“They’re looking for that cis validation of themselves and their relationship. And without that, they’re just like, ‘How do I know I’m really a woman?’” she told me. “It prioritizes the experience of cis women. It sets them as the arbitrators of what womanhood is.”

And the cis body, being privileged for its cisness, is innately desirable to many lesbian trans women because it’s cis. As I wrote on my Substack earlier this year, even leftie T4T trans women are likely to drop their T4T politics when sex with cis women is on the table. In their minds, the trans body is beautiful, but not as beautiful as the cisgender body.

This might sound incredibly self-hating. It is. It’s internalized bigotry and self-hate splayed onto our sex lives, our love lives, our erotic relationships. Ironically, it also forces cisgender women to weld the power to determine womanhood, a power that, in many cases, our partners aren’t asking for and don’t want to begin with.

The Pentheus complex is not just the domain of cisgender people. Trans people can see other trans bodies, or even their own, as vessels for both great disgust and great eroticism. Hence why the cis-trans connection is so fraught, confusing, and difficult in the first place: Because transmisogyny affects everyone. And it can impact who we want to date and why.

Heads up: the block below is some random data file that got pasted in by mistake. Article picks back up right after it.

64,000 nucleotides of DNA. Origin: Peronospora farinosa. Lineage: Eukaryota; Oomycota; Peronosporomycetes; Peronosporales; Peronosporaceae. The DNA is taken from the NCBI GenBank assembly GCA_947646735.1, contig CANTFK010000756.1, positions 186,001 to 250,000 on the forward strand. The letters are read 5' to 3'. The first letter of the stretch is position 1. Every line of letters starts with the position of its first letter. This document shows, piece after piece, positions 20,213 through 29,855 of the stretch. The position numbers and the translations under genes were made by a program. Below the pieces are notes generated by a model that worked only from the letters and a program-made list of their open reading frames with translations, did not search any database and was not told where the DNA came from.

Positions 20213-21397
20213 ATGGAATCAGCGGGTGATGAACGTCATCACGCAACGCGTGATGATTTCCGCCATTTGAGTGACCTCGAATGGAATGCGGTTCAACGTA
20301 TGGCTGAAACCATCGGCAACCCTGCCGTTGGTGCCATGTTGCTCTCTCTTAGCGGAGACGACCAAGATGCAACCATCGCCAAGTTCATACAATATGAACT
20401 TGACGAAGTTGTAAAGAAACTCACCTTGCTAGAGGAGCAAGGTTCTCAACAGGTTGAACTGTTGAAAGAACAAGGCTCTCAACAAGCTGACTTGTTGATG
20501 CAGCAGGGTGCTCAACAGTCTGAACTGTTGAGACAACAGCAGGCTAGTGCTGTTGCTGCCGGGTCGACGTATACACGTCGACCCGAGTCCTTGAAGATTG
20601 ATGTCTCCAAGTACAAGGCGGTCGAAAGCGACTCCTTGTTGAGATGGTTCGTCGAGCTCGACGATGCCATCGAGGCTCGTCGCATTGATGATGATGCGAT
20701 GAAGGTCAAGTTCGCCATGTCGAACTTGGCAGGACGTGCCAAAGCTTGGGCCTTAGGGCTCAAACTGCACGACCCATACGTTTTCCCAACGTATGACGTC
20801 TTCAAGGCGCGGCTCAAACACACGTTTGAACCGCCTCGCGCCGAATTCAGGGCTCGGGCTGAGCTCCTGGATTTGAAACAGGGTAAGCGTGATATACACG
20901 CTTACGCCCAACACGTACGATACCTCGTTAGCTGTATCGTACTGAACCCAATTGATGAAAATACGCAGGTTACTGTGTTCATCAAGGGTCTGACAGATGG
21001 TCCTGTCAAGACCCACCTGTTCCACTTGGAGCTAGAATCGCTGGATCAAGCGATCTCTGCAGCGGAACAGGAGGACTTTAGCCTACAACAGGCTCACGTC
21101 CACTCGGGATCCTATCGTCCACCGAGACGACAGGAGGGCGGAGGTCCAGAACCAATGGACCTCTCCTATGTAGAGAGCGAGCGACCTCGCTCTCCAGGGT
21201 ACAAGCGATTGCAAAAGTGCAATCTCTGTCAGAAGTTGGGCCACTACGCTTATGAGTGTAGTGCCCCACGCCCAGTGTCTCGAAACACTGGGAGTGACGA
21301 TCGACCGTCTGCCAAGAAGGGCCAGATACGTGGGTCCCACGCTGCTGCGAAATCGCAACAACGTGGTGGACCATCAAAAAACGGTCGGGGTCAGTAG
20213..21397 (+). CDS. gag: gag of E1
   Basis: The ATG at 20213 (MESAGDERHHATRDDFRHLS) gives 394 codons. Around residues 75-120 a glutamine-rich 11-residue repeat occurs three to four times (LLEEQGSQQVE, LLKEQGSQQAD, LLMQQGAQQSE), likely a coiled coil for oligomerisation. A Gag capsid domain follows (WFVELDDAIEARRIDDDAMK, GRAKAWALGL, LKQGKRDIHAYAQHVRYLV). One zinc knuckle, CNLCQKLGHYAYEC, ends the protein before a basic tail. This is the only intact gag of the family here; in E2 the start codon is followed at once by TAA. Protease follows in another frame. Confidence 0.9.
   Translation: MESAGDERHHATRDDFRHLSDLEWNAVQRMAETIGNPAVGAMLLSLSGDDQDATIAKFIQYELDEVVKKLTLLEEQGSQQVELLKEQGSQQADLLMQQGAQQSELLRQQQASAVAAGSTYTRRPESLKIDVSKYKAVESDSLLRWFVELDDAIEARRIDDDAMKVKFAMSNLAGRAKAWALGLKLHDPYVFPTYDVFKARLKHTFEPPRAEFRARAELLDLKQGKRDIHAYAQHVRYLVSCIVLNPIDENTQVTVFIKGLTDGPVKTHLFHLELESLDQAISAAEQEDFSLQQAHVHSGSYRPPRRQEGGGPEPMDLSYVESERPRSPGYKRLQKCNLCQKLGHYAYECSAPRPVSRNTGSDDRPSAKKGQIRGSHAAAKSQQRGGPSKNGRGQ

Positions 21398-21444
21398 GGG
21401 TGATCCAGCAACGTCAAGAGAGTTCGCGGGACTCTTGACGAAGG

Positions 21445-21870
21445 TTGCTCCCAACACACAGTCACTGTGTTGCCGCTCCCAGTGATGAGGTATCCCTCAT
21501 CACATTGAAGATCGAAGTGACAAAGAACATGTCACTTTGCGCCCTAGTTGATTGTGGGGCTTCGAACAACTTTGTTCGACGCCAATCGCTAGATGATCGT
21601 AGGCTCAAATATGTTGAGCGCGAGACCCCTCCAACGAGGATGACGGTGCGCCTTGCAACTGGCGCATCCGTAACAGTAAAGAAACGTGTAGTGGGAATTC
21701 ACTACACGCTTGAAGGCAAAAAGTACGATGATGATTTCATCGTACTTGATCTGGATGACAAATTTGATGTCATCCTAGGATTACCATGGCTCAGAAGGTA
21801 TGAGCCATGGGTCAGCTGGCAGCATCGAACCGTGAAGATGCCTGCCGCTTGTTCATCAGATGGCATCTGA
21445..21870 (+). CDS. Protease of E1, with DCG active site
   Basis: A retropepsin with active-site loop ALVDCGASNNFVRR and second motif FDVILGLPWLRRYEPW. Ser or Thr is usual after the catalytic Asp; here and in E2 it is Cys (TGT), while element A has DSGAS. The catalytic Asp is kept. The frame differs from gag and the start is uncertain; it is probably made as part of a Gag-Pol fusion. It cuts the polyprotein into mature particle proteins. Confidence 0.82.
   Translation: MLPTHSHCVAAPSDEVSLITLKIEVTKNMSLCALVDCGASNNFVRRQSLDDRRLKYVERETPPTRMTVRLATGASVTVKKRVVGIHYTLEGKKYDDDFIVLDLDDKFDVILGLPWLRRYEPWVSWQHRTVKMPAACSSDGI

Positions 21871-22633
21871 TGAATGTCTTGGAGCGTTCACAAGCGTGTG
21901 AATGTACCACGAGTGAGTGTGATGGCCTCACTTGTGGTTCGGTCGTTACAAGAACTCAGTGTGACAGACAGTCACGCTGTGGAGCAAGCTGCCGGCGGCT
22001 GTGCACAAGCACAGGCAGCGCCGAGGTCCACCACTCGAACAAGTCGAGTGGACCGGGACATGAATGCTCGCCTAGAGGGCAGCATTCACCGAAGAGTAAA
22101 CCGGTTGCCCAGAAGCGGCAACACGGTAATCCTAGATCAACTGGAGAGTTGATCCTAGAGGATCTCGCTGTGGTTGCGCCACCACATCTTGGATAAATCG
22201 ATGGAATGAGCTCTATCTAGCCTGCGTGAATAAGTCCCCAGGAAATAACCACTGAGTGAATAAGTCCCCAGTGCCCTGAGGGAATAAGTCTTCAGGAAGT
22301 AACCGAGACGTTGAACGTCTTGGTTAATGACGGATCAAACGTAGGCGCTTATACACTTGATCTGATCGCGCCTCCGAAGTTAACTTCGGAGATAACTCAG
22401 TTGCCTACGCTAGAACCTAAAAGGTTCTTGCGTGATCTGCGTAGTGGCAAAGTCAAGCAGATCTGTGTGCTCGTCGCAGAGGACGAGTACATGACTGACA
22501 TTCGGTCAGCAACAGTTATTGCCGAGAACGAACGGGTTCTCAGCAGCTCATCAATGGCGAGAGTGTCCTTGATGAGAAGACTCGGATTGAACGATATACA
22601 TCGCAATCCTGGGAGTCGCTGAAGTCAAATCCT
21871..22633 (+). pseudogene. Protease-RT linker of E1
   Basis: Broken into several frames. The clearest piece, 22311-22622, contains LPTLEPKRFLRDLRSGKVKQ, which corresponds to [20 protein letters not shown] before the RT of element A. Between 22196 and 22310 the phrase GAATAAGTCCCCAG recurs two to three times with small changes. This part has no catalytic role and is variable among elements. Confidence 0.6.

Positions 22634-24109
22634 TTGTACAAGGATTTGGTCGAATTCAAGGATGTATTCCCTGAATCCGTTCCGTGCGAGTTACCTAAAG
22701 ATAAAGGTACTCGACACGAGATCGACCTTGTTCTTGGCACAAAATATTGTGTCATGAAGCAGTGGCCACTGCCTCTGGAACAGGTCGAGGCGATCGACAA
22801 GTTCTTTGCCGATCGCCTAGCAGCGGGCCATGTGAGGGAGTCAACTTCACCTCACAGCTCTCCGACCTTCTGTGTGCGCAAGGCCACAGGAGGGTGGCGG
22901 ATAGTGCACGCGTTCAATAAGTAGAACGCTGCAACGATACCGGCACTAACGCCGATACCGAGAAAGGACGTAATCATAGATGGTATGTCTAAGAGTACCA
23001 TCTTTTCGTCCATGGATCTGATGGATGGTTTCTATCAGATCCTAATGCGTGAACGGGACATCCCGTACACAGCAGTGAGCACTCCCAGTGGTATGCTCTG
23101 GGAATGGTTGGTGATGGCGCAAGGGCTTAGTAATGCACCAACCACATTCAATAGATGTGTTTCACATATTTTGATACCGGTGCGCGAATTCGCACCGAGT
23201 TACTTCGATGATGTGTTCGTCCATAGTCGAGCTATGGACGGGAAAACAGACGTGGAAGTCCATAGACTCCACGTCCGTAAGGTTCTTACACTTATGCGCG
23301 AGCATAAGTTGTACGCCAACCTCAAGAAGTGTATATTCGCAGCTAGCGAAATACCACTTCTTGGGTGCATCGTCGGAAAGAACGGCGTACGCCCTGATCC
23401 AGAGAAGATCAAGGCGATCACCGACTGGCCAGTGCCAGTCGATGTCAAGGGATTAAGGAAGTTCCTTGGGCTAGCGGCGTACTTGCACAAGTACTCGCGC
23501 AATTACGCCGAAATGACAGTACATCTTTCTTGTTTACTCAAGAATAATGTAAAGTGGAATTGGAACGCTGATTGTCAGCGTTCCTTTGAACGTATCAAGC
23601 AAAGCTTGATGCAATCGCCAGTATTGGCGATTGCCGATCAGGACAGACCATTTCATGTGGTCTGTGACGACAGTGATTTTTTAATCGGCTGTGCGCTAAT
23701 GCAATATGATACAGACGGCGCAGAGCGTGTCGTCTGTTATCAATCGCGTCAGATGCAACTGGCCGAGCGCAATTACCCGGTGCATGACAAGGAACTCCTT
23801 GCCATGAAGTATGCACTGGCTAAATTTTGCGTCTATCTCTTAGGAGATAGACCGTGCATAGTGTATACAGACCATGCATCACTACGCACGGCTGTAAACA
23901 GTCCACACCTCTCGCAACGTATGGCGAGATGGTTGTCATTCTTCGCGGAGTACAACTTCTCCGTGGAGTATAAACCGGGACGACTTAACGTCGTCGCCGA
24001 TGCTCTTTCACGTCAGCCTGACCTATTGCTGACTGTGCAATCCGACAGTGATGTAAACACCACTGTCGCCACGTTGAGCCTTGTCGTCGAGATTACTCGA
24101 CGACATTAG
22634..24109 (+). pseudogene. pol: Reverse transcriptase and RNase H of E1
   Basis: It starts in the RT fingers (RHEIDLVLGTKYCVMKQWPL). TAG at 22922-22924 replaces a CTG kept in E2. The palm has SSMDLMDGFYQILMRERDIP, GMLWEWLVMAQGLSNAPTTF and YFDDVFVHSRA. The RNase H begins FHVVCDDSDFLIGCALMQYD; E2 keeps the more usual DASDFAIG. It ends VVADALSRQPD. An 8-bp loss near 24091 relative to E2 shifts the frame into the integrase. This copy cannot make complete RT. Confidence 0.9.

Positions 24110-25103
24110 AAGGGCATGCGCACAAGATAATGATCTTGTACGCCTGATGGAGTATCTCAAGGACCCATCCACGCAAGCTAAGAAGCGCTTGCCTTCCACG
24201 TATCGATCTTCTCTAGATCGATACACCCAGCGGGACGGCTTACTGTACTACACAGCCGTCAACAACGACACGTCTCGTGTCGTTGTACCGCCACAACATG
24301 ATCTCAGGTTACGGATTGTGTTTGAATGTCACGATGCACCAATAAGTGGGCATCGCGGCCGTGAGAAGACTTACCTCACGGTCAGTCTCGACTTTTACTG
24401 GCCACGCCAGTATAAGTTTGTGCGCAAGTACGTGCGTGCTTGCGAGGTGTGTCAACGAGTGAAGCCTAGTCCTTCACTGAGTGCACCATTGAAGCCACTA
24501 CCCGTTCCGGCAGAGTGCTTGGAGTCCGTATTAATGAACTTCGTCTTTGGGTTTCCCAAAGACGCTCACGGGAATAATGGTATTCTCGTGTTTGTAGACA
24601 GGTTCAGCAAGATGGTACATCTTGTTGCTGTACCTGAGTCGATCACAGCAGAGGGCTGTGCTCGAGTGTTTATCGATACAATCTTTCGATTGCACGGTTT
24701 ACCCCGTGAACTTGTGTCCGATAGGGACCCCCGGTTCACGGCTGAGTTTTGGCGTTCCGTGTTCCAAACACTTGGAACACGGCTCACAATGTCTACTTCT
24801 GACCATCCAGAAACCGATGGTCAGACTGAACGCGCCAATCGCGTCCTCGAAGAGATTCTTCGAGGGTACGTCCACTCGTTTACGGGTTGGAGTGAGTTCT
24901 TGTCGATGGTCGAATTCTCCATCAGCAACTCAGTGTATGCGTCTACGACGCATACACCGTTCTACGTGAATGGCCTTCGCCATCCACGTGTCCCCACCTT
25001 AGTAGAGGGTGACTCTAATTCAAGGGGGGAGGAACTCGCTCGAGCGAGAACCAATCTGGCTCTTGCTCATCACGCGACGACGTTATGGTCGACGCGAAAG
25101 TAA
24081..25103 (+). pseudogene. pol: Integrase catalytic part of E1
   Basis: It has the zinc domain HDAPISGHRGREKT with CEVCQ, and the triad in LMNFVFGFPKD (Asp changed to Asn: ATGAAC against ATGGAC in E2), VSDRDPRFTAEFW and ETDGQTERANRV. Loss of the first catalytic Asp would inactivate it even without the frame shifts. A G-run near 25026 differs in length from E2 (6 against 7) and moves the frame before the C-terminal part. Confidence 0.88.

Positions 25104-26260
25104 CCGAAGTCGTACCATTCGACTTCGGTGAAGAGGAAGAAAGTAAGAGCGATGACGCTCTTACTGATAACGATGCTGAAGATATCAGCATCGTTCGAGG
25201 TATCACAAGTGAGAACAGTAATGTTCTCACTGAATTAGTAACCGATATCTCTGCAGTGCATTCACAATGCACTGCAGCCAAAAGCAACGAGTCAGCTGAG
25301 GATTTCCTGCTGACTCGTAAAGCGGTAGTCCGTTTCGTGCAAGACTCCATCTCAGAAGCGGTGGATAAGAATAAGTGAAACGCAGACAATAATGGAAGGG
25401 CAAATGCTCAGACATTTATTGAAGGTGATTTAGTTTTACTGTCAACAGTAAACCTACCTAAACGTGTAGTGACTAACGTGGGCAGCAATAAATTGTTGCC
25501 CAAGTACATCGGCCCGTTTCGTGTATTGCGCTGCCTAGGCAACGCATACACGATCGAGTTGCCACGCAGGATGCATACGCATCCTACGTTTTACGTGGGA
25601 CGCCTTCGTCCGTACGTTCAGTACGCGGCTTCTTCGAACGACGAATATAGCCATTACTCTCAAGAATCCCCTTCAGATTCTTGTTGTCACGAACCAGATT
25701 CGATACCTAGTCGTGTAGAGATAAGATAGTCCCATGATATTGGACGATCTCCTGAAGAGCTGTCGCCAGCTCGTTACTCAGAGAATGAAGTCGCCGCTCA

Something is shifting, and it’s not just because of Hunter Schafer. The trans body is, bit by bit, becoming less stigmatized. So is trans desire. T4T erotica and trans-led trans porn are growing in popularity. Nomenclature like “girldick” are becoming part of the queer sexual vocabulary. Sex educators are actively creating resources for trans bodies. Now, Euphoria has caused something to shift in how popular culture thinks about queer trans womanhood. The woman-loving trans girl is no longer just a feminized incel, as TERFs often depict her. Thanks to Jules, she gets to be an object of fleeting desire too.

Sadly, this does not rectify how trans women navigate relationships with cis friends, hookups, lovers, partners. Most trans women do not look like Jules. Most cis women are not as chill about transness as Rue. As cis and trans women increasingly come together to build romantic, sexual, or erotic intimacy, we must also recognize the baggage both sides bring to the table. It may be as small as a tote bag or as large as a trunk, but it’s there, and it must be discussed. After all, the Pentheus complex’s power comes from its inability to be named.

As amazing trans artists like Schafer challenge how pop culture depicts trans women, I hope cis and trans women alike will challenge the ways they traditionally think about transness and desirability when they come together. Mutually respectful conversation is where healing begins, where the entire complex fades into the background, and where it eventually holds less power over our personal relationships.